From: State Senator Mike Goggin
I hope you enjoyed their Memorial Day weekend. In between the barbecues and the family gatherings I hope you took a moment to remember the meaning behind the solemn holiday.
I come from a proud military family. My uncles served in Vietnam. My father and my father-in-law both served in Korea. My nephew serves in the Air Force. On Memorial Day (and every day), I am grateful for their service, and the service and sacrifice of the men and women who protect our freedom. From the bottom of my heart, I thank you.
A couple of weeks ago, we announced the high-level details of a state budget compromise. This is the number one task for the year, and I am pleased with the progress that is taking place. We are working around the clock with our counterparts in the House and with the governor’s office to hammer out the final details of every budget area, and I am optimistic we will be able to lock everything up not long after we return for special session on June 14 — a special session that was already scheduled so Gov. Walz could once again unilaterally extend his emergency powers related to COVID-19.
Even though specifics for each issue area are still being worked out, Minnesotans will be very pleased with some of the high-level details. I wanted to share two of those victories with you.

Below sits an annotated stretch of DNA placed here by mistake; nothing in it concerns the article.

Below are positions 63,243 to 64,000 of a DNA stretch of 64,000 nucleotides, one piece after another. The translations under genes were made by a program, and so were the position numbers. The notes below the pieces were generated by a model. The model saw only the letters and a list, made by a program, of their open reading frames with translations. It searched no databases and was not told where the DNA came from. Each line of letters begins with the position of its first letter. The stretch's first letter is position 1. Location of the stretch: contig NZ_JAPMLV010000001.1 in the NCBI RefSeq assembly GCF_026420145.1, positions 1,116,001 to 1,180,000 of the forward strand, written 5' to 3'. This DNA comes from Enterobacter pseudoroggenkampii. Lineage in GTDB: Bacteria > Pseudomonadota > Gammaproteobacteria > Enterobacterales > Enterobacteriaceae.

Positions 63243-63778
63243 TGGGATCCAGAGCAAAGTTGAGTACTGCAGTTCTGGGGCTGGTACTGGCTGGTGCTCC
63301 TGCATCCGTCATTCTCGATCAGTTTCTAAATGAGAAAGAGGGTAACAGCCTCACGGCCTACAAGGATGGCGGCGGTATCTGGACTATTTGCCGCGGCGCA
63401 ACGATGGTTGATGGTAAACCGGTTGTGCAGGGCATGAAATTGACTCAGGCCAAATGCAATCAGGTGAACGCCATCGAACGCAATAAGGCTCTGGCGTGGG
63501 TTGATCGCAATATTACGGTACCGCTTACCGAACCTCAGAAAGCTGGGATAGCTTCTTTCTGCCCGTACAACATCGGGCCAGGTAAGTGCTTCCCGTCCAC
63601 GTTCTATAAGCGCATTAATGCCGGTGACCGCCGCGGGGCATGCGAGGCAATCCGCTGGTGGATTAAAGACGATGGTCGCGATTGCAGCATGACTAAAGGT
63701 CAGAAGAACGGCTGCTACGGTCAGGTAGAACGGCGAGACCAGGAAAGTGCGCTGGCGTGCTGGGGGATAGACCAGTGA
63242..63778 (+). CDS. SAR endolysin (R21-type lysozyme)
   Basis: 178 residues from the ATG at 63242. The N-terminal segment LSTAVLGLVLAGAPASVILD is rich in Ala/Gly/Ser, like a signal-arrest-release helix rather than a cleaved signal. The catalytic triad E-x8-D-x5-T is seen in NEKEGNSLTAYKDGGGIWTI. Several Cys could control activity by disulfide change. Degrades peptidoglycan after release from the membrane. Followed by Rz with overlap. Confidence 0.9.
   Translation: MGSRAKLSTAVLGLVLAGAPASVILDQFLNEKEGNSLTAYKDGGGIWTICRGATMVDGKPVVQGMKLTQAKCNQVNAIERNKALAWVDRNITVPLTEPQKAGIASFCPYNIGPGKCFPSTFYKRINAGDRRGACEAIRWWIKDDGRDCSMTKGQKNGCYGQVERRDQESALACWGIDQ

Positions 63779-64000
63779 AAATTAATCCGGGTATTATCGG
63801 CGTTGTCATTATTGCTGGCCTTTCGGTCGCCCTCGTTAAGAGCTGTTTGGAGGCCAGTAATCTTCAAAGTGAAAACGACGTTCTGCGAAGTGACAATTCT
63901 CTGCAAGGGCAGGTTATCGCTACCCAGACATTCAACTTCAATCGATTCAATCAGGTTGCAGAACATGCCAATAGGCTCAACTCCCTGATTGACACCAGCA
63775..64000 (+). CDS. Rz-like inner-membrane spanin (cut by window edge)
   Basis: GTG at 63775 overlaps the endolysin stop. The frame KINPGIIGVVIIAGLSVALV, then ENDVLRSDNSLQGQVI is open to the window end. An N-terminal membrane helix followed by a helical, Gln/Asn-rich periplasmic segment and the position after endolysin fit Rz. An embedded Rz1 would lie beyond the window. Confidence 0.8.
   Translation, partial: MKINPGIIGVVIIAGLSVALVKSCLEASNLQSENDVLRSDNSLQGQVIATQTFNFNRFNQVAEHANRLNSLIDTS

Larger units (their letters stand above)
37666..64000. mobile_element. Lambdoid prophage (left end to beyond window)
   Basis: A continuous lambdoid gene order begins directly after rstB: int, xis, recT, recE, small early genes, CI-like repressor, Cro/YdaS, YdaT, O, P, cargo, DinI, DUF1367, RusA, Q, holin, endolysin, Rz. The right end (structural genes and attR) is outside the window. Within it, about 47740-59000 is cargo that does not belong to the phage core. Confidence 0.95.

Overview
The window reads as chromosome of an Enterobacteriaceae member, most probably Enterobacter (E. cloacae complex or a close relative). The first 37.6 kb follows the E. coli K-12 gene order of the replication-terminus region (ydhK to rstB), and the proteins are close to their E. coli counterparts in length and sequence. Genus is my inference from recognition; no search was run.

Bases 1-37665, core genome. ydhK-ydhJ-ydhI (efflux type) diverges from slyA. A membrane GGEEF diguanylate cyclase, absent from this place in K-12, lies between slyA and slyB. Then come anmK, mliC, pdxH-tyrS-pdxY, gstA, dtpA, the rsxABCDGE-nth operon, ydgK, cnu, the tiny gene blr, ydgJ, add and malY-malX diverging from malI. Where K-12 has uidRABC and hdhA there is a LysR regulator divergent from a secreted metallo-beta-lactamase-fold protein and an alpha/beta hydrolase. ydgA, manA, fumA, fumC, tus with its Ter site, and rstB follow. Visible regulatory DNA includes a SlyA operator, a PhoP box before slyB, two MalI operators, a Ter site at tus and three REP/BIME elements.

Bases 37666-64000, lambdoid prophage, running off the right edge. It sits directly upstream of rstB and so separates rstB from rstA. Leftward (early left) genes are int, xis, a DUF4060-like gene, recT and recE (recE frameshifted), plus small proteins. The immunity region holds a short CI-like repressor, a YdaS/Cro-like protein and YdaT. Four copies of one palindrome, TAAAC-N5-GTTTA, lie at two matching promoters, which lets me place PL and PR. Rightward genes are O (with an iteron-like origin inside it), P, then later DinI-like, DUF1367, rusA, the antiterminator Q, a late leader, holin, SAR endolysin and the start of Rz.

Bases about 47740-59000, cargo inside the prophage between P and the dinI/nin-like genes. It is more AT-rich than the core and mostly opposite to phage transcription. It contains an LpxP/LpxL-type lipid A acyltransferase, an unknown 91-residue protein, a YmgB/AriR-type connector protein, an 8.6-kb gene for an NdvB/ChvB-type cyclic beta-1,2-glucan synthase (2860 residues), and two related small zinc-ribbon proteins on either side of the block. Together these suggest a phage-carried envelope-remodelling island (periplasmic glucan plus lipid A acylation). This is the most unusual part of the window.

By far the biggest cause for celebration is that Democrats finally gave up on their drive for new tax increases. Both Gov. Walz and Democrats in the House had repeatedly and strongly pushed for significant tax hikes on working Minnesotans — more than $1 billion, in fact. Considering the billions of dollars in federal assistance we have received related to COVID-19, and the sizable state budget surplus, we are able to fund our priorities — and then some — without asking Minnesotans to pay more.
The COVID-19 pandemic and subsequent business restrictions wreaked havoc on small businesses and workers throughout Minnesota. I can’t even count the number of heartbreaking stories I heard of multi-generational family businesses forced to permanently close through no fault of their own. Many more relied on emergency assistance in the form of forgivable Paycheck Protection Program loans courtesy of the federal government. Even more workers depended on emergency pandemic unemployment insurance to make ends meet during the hardest times of the pandemic.
Everyone did everything asked of them. They played by the rules imposed on them and did everything possible to survive. To ask them to pay taxes on that emergency assistance, especially when many of them are still trying to recover, is simply cruel.
That’s why one of my top priorities all year has been exempting that aid from state taxes, just like it is exempted from federal taxes. I am proud to say Gov. Walz and House Democrats finally agreed with us. Paycheck Protection Program loans and pandemic unemployment will be exempted from state taxes in the final budget.
If you ever have any questions or feedback, or if you would like to set up an opportunity to meet, contact me any time at 651-296-5612 or email@example.com. It is a privilege to serve you.